Commentary and opinion on national and regional politics by Seema Malhotra

Wednesday, 21 September 2011

Will the vote for Palestinian statehood go ahead?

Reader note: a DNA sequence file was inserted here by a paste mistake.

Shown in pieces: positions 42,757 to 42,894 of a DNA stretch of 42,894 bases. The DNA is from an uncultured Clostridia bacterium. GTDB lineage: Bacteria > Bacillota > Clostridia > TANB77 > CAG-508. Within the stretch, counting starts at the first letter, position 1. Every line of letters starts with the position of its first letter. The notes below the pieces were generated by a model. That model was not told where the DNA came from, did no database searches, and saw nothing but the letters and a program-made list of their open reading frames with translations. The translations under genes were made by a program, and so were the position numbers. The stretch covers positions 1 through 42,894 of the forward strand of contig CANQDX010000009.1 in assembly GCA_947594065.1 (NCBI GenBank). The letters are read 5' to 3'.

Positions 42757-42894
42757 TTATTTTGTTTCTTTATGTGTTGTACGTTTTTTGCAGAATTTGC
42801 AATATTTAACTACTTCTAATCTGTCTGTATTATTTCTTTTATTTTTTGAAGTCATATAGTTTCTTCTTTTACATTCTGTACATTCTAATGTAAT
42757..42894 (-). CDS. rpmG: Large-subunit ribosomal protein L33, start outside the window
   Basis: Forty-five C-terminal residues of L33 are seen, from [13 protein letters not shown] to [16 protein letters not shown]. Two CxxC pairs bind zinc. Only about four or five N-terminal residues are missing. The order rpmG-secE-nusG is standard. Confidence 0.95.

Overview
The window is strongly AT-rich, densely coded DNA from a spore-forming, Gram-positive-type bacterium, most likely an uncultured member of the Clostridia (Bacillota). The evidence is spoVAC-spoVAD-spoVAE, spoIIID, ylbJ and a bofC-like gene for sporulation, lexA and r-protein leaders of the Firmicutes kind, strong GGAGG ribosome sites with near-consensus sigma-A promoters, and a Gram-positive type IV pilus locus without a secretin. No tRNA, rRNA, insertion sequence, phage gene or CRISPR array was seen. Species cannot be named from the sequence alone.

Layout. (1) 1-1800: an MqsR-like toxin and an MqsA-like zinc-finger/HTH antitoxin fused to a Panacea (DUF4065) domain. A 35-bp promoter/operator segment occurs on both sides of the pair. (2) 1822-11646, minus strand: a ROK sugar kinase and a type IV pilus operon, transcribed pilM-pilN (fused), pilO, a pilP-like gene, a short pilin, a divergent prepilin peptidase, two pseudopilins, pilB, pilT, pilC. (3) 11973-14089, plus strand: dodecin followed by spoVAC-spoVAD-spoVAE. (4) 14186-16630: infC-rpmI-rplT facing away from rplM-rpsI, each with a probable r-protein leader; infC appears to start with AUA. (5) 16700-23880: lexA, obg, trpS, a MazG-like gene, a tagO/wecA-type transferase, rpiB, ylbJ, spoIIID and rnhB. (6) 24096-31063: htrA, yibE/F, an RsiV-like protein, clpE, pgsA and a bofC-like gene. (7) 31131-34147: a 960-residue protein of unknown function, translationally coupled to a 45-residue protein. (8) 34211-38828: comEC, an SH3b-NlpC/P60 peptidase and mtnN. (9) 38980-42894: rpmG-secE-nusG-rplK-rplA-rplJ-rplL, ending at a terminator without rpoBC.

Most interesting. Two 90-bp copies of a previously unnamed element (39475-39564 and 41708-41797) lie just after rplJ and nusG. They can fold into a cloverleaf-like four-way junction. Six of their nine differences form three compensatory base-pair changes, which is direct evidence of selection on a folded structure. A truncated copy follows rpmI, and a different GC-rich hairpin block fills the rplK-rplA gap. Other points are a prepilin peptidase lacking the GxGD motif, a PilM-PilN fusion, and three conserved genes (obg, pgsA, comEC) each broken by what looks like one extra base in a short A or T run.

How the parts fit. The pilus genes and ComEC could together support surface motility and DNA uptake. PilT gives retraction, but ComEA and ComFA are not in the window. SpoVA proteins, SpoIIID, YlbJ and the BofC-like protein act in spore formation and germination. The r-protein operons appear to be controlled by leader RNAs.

For more reasons than one, the world's eyes should be on the UN today. Whilst the Guardian writes that the UN vote on Palestian Statehood may be delayed, the last few months has brought into the international scene a new dynamism on the question of Palestine and Israel, and achieving a viable two state solution. At an event in July, I asked Tony Blair about the Quartet's progress in the Middle East, and his view on Palestinian Statehood. I was really impressed by the thoughtfulness of his answer. It suggested to me an honest commitment to a making a two state solution become a reality. My personal view is that we must see this happen in our lifetime; to leave it to the next generation would be a huge abdication of our responsibility. He said rightly that Israel had legitimate security concerns, and confidence these were being being addressed were vital. But also on the vote; that statehood would mean very little if the infrastructure of the state, institutions, development were not in place to make statehood or anything close to it a reality. So it was heartening to hear from someone who went on the Young Fabian visit to Israel and Palestine last week their view that real progress is being made, and that many similarities also exist in aspirations of both sides. It made me wonder whether the people are ahead of the politics - and politicians now needing to step up and deliver on the aspirations of ordinary families wanting to live at peace with their neighbours. Certainly opinion polls would suggest that. Whether or not the vote goes ahead today, a momentum has been built and this has been an impressive power move on behalf of Mahmoud Abbas - a move which has triggered a significant response and called for each nation to review its position and commitment to peace in the Middle East. There has been a line of argument recently (but not one I personally agree with) that the vote could lead to a raising of expectation in Palestine that could be counterproductive at this delicate stage. I was one of many I am sure today who was extremely proud of Douglas Alexander MP, Shadow Foreign Secretary, for his truly statemanly letter to William Hague, Foreign Secretary, laying out Labour's position backing the recognition of Palestinian statehood as part of continuing steps to achieve a comprehensive two state solution. Whether there is a vote, the expectation is now higher on international politicians including America's leaders to make sure we move forward. Our political leaders must not rest until we see addressed through meaningful negotiation the security of Israel, the security of Palestinian borders on 1967 boundaries and the prospects of a positive future for the region. Peace in the Middle East was an issue I campaigned on as a student. It would be sad and shocking if children being born today were set up to do the same in 18 years, because of action that international Governments failed to take today. Peace in Israel and Palestine can only have positive outcomes for the world as a whole. Let's not see another generation of progress wasted.